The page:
A blogger on The Unbearable Lightness of Being Hungry, Lee Tran Lam is a vegetarian with a healthy appetite for new food experiences. She believes the hallmark of a great eatery isn't just the quality of the food served, and loves the fact that Sydney has moved well past its days of serving "bad Mexican".
By
April Smallwood

3 Aug 2011 - 10:27 AM  UPDATED 6 Sep 2013 - 9:31 AM

A blogger on The Unbearable Lightness of Being Hungry, Lee Tran Lam is a vegetarian with a healthy appetite for new food experiences. She believes the hallmark of a great eatery isn't just the quality of the food served, and loves the fact that Sydney has moved well past its days of serving "bad Mexican".

We grill Lee Tran for her top restaurant picks, thoughts on the blogosphere, and how she balances her two greatest loves.

Where in Sydney would you say has the best restaurants on offer?
Surry Hills is famous for being a dining jackpot, given its over-concentration of good places to eat - it's no secret that you'd never go hungry on Crown St, whether you're after a good cafe like Fouratefive or a more special-occasion place like Bentley. There are lots of great pockets of dining across Sydney, though, and I like how things can pop up in unexpected locations (like an excellent Mexican joint in Narrabeen, for instance).

Which cuisine do you think stands out in Sydney’s multicultural food scene?
There's always the mainstays (dumplings in Ashfield, Vietnamese in Marrickville, etc), but I like how there's been a wasabi-strong spike in Japanese restaurants in the last few years, and that Sydney seems to have gone into "bad Mexican food rehab" and started to have more interesting offerings on the chipotle-fiery front (Mexicano, El Loco, Barrio Chino, etc).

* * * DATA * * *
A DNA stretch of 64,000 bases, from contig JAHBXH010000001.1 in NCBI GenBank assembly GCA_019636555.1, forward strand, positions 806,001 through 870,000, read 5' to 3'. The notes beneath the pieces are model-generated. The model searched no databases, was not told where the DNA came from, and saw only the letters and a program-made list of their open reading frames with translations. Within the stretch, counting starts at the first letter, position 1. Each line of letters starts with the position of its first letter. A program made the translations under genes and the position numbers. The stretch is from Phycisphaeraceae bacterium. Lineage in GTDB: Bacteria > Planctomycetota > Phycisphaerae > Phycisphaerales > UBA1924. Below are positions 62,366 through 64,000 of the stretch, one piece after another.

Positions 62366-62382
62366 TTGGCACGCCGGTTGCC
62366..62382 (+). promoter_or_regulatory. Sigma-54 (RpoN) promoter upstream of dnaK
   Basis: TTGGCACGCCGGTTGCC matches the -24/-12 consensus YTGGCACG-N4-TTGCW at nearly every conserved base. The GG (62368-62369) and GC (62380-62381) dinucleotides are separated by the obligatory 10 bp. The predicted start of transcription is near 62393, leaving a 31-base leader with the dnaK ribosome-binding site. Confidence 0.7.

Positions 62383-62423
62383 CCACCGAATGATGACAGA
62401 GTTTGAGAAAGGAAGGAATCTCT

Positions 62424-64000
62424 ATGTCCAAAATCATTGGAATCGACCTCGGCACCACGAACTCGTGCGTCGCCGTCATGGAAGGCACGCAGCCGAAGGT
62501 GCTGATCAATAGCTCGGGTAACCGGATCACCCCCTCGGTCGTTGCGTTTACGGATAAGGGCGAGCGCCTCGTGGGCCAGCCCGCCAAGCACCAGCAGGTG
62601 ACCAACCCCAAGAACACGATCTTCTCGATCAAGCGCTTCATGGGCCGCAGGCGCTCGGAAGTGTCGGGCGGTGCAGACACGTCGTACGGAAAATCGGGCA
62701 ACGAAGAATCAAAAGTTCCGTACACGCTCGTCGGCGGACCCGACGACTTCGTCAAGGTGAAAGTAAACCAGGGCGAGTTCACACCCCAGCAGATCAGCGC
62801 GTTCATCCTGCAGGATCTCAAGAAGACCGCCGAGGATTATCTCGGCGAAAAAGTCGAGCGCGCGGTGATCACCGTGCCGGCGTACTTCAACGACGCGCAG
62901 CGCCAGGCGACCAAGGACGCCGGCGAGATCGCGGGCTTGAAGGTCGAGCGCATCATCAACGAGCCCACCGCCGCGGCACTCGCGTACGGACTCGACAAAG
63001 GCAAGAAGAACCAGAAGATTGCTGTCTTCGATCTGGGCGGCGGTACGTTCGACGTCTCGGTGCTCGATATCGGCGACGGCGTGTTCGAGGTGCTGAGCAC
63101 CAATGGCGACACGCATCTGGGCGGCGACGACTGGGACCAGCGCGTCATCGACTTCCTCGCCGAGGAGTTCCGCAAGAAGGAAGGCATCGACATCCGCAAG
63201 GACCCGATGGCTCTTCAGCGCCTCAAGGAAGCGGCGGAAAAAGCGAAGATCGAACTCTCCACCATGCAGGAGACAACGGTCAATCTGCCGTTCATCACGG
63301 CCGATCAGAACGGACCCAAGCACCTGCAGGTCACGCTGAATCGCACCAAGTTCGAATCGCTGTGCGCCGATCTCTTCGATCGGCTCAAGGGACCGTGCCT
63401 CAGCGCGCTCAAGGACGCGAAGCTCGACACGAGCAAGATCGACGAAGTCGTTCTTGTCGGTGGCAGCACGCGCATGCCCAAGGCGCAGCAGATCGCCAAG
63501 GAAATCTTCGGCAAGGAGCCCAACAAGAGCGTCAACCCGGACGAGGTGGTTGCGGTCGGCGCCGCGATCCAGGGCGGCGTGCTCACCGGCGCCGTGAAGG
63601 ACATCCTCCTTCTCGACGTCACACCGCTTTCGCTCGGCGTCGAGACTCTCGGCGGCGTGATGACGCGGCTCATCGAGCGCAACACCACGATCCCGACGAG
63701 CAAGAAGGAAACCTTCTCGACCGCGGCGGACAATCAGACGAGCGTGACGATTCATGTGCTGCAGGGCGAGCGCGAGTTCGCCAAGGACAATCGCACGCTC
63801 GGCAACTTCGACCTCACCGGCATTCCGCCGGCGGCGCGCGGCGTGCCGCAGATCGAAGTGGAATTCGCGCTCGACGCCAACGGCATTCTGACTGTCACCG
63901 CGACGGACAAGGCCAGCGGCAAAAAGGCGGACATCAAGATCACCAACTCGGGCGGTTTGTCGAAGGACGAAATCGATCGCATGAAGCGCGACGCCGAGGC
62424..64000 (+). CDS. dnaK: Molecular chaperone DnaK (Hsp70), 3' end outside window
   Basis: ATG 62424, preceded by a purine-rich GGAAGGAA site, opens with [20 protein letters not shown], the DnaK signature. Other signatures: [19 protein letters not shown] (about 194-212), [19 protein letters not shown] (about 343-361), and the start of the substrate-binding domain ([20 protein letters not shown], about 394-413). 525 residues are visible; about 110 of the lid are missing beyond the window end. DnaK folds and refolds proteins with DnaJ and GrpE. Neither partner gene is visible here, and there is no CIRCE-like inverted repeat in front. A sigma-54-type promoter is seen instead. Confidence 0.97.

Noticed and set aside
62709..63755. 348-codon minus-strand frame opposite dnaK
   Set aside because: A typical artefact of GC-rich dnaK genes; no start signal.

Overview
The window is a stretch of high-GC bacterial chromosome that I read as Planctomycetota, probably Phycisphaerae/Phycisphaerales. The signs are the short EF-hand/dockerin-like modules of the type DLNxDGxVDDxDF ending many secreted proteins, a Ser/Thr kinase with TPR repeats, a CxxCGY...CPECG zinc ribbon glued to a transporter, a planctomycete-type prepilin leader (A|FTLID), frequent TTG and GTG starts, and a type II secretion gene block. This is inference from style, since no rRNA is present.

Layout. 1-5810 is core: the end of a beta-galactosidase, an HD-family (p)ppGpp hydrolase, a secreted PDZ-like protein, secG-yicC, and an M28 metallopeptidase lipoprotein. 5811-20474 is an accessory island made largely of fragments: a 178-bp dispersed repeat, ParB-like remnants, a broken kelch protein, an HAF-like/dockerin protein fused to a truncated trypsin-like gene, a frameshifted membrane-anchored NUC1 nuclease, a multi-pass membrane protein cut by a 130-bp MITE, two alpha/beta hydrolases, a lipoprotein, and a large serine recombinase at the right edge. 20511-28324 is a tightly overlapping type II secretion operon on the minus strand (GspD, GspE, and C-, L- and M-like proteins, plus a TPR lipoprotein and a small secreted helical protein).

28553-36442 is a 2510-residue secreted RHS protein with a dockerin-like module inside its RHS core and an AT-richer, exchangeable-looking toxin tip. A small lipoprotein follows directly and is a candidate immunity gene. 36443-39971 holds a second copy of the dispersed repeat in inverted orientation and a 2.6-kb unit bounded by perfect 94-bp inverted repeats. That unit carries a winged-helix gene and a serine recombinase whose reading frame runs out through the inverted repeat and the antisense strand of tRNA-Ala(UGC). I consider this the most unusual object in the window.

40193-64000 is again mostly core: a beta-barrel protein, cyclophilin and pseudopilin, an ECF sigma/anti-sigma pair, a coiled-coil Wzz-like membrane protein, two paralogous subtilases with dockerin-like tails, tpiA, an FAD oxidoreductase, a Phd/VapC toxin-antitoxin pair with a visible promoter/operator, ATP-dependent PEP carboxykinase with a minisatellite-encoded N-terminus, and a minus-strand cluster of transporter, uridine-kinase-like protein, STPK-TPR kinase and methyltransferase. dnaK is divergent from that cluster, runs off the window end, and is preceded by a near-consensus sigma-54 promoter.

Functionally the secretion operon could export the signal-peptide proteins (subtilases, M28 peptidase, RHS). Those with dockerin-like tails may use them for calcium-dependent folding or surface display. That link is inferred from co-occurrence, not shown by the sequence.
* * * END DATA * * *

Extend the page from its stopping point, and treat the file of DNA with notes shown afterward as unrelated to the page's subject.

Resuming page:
How do you find out about the next exciting place to eat?
It's a mix of being nosy and reading, mainly: Twitter (chefs, critics and bloggers are great to follow); magazines and newspapers (Time Out, Gourmet Traveller, Good Living in the Sydney Morning Herald); online media like TwoThousand; friends; and word of mouth.

What makes a restaurant stand out?
It helps if it offers a twist on what's already out there (novel attractions like popcorn while you wait for your order at Orto Trading Co. or all-you-can-eat petits fours as Arras was doing, for instance, or menu originality – like the amazing smoked potato mousse at Bentley; inspired rice paper rolls at Miss Chu; or interesting breakfast options like at Bangbang). Great food is crucial, sure, but so is good-humoured, professional and friendly staff and an inviting environment that lures you out of the comfort of your home.

Do you have a restaurant that you continually go back to?
Duke Bistro and Bentley are the fine-dining places I've been to the most and are always worth the saved-up pennies. I really enjoy everyday eateries that aren't as much of a wallet stretch, too: places like Miss Chu and Black Star Pastry that do affordable food extremely well.

If you could only eat three meals for the rest of your life, what would they be?